“Initially, I was going to tell the story of Amy and her murder, the subsequent criminal trial, the [Truth and Reconciliation] Commission, and her parents’ amazing feat of forgiveness. It’s a story that’s pretty well known in South Africa, and one that was at one point quite well known in America. I was on the way to telling that story when I got in touch with Mzi Noji, who had been very involved in the same political group as the convicted murderers, the Pan Africanist Congress [PAC]. Mzi had never been asked anything, but was still part of the PAC — which is fairly defunct and now has maybe even less than half of one percent of the vote — so when I called up their offices, asking if anyone had been there when Amy was murdered, Mzi called me back the next day. So I set up a meeting with him, expecting him to just recite the same story, but then as we were talking, he said, ‘You know what, that’s not exactly true.'”
Susan Bernofsky described recently the “disheartening” numbers, when it comes to the percentage of female authors in translation. Across twenty-five presses evaluated by Women in Translation, only twenty-five percent of books in English translation were by women, and some of Bernofsky’s favorite presses (some of mine, too), like New Directions and Archipelago, were among the worst perpetrators, publishing sixteen percent and thirteen percent female authors, respectively.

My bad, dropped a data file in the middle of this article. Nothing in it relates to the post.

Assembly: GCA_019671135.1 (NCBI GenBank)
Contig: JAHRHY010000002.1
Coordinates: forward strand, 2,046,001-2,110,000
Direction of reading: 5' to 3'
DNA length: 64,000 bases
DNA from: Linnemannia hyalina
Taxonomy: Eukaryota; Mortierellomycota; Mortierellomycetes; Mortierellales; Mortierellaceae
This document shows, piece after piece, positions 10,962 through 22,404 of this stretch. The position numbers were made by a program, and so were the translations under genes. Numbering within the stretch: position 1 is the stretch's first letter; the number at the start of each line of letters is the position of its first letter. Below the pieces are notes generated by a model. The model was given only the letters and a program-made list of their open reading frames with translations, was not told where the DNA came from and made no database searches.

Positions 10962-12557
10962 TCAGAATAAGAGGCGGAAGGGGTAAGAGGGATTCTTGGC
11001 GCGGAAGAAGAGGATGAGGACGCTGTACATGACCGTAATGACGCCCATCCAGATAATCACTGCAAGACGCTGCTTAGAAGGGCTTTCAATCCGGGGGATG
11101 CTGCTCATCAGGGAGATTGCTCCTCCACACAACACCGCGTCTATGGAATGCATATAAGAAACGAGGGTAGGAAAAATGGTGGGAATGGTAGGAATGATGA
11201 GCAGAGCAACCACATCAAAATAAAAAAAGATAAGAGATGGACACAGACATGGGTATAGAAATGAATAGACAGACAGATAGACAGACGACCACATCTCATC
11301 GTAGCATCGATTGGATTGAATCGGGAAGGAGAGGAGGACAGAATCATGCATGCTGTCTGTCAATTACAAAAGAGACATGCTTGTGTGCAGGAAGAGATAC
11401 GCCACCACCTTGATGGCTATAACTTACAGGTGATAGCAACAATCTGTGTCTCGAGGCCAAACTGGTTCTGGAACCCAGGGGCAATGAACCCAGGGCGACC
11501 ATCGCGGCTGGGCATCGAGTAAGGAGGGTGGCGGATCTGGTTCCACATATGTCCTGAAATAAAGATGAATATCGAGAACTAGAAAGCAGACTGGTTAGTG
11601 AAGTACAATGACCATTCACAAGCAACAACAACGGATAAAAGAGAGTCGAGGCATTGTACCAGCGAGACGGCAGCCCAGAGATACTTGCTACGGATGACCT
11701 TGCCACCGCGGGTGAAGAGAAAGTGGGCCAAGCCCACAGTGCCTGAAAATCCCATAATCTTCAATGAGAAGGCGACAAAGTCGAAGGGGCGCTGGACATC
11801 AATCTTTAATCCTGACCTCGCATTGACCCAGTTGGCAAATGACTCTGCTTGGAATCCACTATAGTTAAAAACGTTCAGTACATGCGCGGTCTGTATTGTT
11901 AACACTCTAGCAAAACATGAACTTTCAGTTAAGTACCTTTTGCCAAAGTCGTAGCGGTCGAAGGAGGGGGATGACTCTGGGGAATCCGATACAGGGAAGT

Good poetry is good poetry because of who wrote it. If you want to get fancy about it, it’s an index of the culturally defined experiences of the author and the ways that author has taken agency within them, has interacted with his or her own received cultural and historical condition. Poetry isn’t good simply because it has kickass slant rhyme or wicked trippy imagery but because it employs those techniques mimetically to engage heritages and traditions that constitute the wisdom—and oppressions—of most acute concern at a given historical moment.
“I think for me I don’t approach the page with some necessary truth that I’m aware of as I enter a poem. Often my poems start with a story or a fragment that I want to communicate or display for people and embedded in those things is a truth that reveals later.”